Remarkably, of the dozens of Republicans vying for the 37 Senate seats in the 2010 election, only one — Rep. Mike Castle of Delaware — supports climate action. Even former climate advocates Sen. John McCain (R-AZ) and Rep. Mark Kirk (R-IL) now toe the science-doubting party line. If Castle loses his primary on Tuesday to Tea Party candidate Christine O’Donnell, the GOP slate will be unanimous in opposition to a green economy.
Castle, of course, was teabagged out his race, leaving the Republicans in unanimous opposition to reality. The Wonk Room's Brad Johnson has compiled the statements of GOP Senate nominees, so for those that care about the actual science of scientific issues, let's compare some of those statements with those of actual scientists.
Sharron Angle, Republican Senate nominee from Nevada:
I don't, however, buy into the whole ... man-caused global warming, man-caused climate change mantra of the left. I believe that there's not sound science to back that up.
The National Academy of Sciences:
As part of its most comprehensive study of climate change to date, the National Research Council today issued three reports emphasizing why the U.S. should act now to reduce greenhouse gas emissions and develop a national strategy to adapt to the inevitable impacts of climate change. The reports by the Research Council, the operating arm of the National Academy of Sciences and National Academy of Engineering, are part of a congressionally requested suite of five studies known as America's Climate Choices....
The compelling case that climate change is occurring and is caused in large part by human activities is based on a strong, credible body of evidence, says Advancing the Science of Climate Change, one of the new reports. While noting that there is always more to learn and that the scientific process is never "closed," the report emphasizes that multiple lines of evidence support scientific understanding of climate change. The core phenomenon, scientific questions, and hypotheses have been examined thoroughly and have stood firm in the face of serious debate and careful evaluation of alternative explanations.
"Climate change is occurring, is caused largely by human activities, and poses significant risks for — and in many cases is already affecting — a broad range of human and natural systems," the report concludes. It calls for a new era of climate change science where an emphasis is placed on "fundamental, use-inspired" research, which not only improves understanding of the causes and consequences of climate change but also is useful to decision makers at the local, regional, national, and international levels acting to limit and adapt to climate change. Seven cross-cutting research themes are identified to support this more comprehensive and integrative scientific enterprise.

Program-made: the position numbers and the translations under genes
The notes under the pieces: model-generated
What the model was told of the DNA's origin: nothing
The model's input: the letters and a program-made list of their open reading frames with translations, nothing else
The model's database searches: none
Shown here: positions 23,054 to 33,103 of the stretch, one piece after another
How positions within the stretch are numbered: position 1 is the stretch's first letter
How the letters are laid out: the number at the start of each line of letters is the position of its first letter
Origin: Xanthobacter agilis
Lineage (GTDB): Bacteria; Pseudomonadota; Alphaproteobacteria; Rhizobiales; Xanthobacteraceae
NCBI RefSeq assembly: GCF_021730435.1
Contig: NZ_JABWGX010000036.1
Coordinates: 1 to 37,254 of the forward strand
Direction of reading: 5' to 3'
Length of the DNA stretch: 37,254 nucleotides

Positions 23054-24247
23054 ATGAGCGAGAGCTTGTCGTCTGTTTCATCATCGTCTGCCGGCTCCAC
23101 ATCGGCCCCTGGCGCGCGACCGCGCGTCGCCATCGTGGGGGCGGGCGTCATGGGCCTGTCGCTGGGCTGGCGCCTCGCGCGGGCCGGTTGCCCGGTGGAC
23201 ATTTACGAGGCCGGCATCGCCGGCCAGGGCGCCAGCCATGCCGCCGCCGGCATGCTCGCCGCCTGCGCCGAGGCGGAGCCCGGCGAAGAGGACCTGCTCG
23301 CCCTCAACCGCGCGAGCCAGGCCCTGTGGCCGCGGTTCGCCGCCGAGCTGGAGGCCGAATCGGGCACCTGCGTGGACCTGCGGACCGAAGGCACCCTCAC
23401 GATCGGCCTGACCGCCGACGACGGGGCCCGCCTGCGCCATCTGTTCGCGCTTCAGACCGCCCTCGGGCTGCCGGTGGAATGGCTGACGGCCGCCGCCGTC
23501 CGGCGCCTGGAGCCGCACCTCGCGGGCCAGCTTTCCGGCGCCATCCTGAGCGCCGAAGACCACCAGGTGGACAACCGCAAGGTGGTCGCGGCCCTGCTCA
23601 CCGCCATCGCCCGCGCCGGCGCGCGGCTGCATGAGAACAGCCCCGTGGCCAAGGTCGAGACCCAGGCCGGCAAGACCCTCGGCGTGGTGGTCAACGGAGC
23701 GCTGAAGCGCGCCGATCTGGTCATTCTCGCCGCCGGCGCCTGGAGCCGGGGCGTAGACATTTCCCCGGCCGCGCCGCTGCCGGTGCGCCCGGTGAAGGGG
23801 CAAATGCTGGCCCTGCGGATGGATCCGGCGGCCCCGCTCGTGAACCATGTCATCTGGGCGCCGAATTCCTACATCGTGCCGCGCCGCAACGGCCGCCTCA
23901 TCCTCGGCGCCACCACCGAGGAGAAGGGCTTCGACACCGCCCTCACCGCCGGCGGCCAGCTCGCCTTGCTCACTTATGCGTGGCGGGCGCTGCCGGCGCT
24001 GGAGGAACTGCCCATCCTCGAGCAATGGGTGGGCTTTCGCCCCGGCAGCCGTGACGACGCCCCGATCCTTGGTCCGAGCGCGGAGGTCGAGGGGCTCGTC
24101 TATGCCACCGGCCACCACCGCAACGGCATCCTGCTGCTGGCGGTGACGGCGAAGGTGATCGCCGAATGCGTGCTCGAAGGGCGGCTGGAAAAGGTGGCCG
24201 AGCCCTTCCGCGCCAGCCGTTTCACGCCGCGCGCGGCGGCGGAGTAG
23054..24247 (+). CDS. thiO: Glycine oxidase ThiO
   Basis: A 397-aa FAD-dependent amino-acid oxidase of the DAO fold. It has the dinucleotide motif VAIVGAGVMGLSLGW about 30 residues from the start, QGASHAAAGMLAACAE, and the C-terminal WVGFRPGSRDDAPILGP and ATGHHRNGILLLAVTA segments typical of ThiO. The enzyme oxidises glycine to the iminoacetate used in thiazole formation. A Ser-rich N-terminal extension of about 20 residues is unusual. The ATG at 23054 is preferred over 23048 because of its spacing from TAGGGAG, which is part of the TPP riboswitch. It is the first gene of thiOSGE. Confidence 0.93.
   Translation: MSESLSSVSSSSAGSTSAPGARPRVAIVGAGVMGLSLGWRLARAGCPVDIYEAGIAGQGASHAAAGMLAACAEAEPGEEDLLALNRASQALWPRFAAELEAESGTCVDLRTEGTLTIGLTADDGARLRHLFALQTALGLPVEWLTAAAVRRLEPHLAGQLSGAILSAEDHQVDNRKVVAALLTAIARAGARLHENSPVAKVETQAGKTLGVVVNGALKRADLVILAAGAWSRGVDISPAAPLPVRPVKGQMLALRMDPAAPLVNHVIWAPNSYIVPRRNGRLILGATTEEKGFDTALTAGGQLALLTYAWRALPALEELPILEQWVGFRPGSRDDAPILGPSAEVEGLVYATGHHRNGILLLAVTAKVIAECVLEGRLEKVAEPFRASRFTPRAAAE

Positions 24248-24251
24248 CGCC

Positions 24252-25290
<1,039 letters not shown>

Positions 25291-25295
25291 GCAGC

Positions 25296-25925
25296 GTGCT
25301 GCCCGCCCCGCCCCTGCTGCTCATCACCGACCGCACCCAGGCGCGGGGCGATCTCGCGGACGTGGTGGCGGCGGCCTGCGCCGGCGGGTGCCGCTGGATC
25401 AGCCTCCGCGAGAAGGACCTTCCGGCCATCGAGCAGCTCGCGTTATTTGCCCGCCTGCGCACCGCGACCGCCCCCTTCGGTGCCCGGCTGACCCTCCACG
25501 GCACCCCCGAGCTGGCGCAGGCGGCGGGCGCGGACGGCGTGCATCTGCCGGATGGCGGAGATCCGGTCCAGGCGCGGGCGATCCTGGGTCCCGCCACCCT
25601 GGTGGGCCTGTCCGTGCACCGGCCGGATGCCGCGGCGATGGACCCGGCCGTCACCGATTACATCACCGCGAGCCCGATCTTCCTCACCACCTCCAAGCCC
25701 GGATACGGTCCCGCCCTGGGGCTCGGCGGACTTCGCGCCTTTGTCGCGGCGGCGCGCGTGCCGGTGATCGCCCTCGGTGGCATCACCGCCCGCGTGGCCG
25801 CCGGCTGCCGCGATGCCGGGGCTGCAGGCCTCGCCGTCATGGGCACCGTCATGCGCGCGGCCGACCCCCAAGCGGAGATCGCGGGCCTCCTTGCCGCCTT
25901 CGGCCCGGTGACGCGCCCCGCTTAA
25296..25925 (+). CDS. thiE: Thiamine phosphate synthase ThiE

Ken Buck, Republican Senate nominee from Colorado:
I’ll tell you, I have looked at global warming, now climate change, from both sides. While I think the earth is warming, I don’t think that man-made causes are the primary factor. I am one of those people that Al Gore refers to as a skeptic.
The American Geophysical Union:
The Earth's climate is now clearly out of balance and is warming. Many components of the climate system-including the temperatures of the atmosphere, land and ocean, the extent of sea ice and mountain glaciers, the sea level, the distribution of precipitation, and the length of seasons-are now changing at rates and in patterns that are not natural and are best explained by the increased atmospheric abundances of greenhouse gases and aerosols generated by human activity during the 20th century. Global average surface temperatures increased on average by about 0.6¡C over the period 1956-2006. As of 2006, eleven of the previous twelve years were warmer than any others since 1850. The observed rapid retreat of Arctic sea ice is expected to continue and lead to the disappearance of summertime ice within this century. Evidence from most oceans and all continents except Antarctica shows warming attributable to human activities.
Linda McMahon, Republican Senate nominee from Connecticut:
I think there's evidence to the positive and to the contrary about global warming.
The National Oceanic and Atmospheric Administration:
The 2009 State of the Climate report released today draws on data for 10 key climate indicators that all point to the same finding: the scientific evidence that our world is warming is unmistakable. More than 300 scientists from 160 research groups in 48 countries contributed to the report, which confirms that the past decade was the warmest on record and that the Earth has been growing warmer over the last 50 years. more
Anyway, I have been worried about this subject since 1988 when Jim Hansen of NASA first testified before congress.  I wrote about it on this very blog on JUN 15, 2010.  So while global warming is making it easier to heat the house in January, I believe it is the greatest threat to the human race since the A-bomb.

It is also the biggest chance to redesign the global economy in our lifetimes so like a Minnesotan looking at a lower January heating bill, climate change could be a blessing in disguise IF we seize the opportunity it offers to redesign the way we live on this earth.